New York Times Chocolate Chip Cookies

At the time of writing, my chocolate chip cookie dough is only just beginning its necessary 36 hours of chilling time in the fridge. As I have to wait for two days before I’ll be able to bake, photograph and eat these cookies, I figured I might as well get started on the blogging part now. Just kill some time. You know.

These are the ultimate chocolate chip cookies. Did you hear me? ULTIMATE. As in, there is no better cookies. Stop looking now. You have found the best recipe ever. The best chocolate chip cookies.  They have the best, deepest flavour. A great texture with a crisp edge and chewy center. And they stay chewy day after day after day. These cookies do not go soft. They only get better. And better. And better. Thank you, Jacques Torres.

Let’s go back to the beginning. A few years ago, the New York Times published an article about the quest for the best chocolate chip cookie recipe (the photo in that article is enough to make me salivate). They claimed that one of the keys to getting the best cookies is the refrigeration time, as it allows the flavours to develop into the dough. The result is a deep, rich, almost butterscotch-like cookie. Hence the 36 hours. Hurry up, cookie dough.

Adapted from the recipe by Jacques Torres in the New York Times.

The type of chocolate you use in this recipe is really up to you. I prefer chocolate chips to chopped chocolate because I think chunks take over the cookies. I also prefer semisweet over milk because milk chocolate can make them too sweet. Torres recommends 60% discs, but that is for very large cookies. Use whatever you like best. Don’t be afraid to experiment because let’s face it, chocolate chip cookies can hardly go wrong.

275g unsalted butter, softened (1 1/4 cups, 2 1/2 sticks)
1 1/4 cup light brown sugar (10 oz)
1 cup white sugar (7 oz)
2 eggs
1 tsp vanilla extract
2 cups minus 2 tbsp plain flour (8 1/2 oz)
1 2/3 cup bread flour (8 1/2 oz)
1 1/4 tsp baking soda
1 1/2 tsp baking powder
1 1/2 tsp sea salt (plus extra for sprinkling)
450g chocolate chips or chunks of your choice (1 pound)

Cut the butter into about 8 pieces. Put it in the bowl of your electric mixer along with both sugars. Beat until very pale and fluffy, about 5 minutes. Add the vanilla and the eggs one at a time, beating well after each addition.

Put the flours, soda, baking powder and salt in the bowl. Mix on a low speed until just combined. Add the chocolate and keep mixing slowly until evenly distributed.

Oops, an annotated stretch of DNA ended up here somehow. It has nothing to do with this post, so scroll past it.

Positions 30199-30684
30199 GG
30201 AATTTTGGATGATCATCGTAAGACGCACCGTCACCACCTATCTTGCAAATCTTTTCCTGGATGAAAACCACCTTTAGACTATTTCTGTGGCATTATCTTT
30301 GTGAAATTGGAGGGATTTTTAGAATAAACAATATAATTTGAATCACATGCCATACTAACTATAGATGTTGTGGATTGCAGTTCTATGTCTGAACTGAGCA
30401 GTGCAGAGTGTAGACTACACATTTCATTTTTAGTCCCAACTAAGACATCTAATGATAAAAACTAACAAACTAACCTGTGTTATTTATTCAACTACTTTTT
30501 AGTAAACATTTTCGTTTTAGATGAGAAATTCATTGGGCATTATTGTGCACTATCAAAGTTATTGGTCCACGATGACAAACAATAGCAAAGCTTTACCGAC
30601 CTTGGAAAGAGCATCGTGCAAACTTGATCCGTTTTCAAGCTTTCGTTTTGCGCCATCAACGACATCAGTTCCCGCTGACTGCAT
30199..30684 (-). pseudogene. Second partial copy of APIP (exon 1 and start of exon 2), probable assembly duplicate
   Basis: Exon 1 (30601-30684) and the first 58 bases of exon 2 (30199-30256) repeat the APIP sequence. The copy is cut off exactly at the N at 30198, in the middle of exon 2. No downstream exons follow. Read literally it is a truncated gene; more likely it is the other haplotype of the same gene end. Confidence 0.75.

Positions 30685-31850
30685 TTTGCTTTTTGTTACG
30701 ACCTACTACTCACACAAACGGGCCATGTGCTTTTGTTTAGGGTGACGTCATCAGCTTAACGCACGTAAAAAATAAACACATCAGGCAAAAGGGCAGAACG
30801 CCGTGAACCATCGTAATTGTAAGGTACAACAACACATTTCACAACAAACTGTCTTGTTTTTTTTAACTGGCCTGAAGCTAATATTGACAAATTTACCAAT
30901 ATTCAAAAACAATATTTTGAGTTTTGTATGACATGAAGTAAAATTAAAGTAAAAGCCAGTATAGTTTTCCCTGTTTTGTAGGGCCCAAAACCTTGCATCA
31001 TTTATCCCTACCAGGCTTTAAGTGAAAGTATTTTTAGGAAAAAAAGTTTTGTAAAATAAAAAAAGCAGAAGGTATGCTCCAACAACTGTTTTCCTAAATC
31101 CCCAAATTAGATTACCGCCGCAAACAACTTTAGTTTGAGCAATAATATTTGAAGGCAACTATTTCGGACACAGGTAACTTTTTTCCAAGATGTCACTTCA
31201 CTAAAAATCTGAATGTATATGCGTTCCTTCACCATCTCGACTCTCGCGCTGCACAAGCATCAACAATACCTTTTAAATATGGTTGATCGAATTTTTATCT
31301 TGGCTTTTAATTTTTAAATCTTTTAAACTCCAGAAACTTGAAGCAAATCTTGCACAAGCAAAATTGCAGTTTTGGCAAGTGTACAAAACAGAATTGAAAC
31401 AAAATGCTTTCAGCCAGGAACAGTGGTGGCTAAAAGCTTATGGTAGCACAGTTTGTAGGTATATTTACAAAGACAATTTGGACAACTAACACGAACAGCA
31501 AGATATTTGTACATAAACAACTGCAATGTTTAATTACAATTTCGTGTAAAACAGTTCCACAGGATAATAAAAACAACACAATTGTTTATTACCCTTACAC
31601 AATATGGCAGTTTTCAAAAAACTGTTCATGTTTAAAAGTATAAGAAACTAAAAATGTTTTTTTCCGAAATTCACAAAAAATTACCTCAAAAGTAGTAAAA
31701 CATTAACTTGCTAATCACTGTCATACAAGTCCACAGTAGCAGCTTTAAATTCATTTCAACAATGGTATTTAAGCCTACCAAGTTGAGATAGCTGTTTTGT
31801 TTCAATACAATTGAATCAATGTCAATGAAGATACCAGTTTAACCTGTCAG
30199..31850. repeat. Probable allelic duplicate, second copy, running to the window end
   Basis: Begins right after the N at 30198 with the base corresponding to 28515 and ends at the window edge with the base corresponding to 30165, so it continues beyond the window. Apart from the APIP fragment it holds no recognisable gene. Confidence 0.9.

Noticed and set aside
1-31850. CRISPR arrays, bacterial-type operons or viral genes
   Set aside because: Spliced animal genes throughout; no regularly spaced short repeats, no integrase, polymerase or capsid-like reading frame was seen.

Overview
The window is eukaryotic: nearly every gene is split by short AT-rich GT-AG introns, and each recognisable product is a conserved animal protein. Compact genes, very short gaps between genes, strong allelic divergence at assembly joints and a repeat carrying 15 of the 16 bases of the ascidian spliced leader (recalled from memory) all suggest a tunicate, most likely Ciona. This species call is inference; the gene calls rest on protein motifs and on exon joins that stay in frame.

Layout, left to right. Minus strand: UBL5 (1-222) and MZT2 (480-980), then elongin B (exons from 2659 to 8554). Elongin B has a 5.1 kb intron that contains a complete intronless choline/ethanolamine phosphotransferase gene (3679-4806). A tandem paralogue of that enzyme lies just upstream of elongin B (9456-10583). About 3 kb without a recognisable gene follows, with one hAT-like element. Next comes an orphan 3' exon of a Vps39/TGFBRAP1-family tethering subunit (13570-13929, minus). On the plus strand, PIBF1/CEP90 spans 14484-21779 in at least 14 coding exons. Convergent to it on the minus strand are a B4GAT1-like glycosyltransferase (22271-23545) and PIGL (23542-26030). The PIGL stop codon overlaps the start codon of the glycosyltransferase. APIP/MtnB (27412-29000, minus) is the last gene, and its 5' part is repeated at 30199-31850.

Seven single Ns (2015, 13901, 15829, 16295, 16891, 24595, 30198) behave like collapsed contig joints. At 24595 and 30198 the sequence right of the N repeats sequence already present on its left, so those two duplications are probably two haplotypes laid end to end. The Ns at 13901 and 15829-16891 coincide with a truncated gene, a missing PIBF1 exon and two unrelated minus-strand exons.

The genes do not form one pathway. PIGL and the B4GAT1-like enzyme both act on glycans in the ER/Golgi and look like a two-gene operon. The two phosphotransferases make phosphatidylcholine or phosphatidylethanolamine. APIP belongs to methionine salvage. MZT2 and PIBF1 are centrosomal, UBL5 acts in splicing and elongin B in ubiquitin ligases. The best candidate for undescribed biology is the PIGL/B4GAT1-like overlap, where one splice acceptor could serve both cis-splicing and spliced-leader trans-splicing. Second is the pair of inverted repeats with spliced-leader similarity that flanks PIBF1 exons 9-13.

Transfer the dough to a ceramic bowl (and use plastic wrap to cover) or an airtight container. Refrigerate for a minimum of 24 hours and a maximum of 72. You can always bake up a small batch right away but they will not be the same. Trust me; the chilling time really makes a huge difference. 36 hours is ideal.

When you are ready to bake, preheat the oven to 170 C and line 2-3 baking sheets with parchment paper.

Roll tablespoonfuls of dough into balls and place them on the trays, leaving ample room for spreading (you can make them any size you like, but remember to adjust the baking time accordingly). Sprinkle each ball of dough lightly with sea salt (it brings out flavour).

Bake for 10 minutes until golden brown but still soft. Allow them to cool for 5-10 minutes before transferring to wire racks. Repeat with the remaining dough (immediately or the next day). Makes about 60-70 medium sized cookies.

These cookies really are amazing, with their layers of textures (crispy edges, chewy centres and gooey chocolate bits) and whole new dimension of flavours created by the salt and refrigeration. Everyone loves them. They are the ultimate chocolate chip cookies and are well worth the 36 hour wait!

This recipe bakes up so many cookies that they had to be packed up into gift bags and shared around!

15 Thoughts on “New York Times Chocolate Chip Cookies

  1. I Love chocolate chip cookies. My best friend and I used to make them together a lot, but then we stopped because we didn’t really like the way our cookies were turning out. I really want to give these ones a try (:

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  8. Can u tell me why it needs bread flour or can I use cake flour or just all regular flour?? Does the bread flour do something to it ??

    • Hi Katie,
      The different flours all have different strengths and gluten percentages, which result in the different product result.
      You can replace the flours with all purpose, and you will obviously still get chocolate chip cookies, but they will probably have a different texture to what was intended by Jacques Torres’ recipe.

  9. sarah d on June 25, 2012 at 3:03 pm said:

    Do you put them on the cookie sheets right out of the fridge or let them come closer to room temp?

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  11. I see in this recipie you used plain flour and in the other revisited one you used cake flour. Did it make a difference? :) xx

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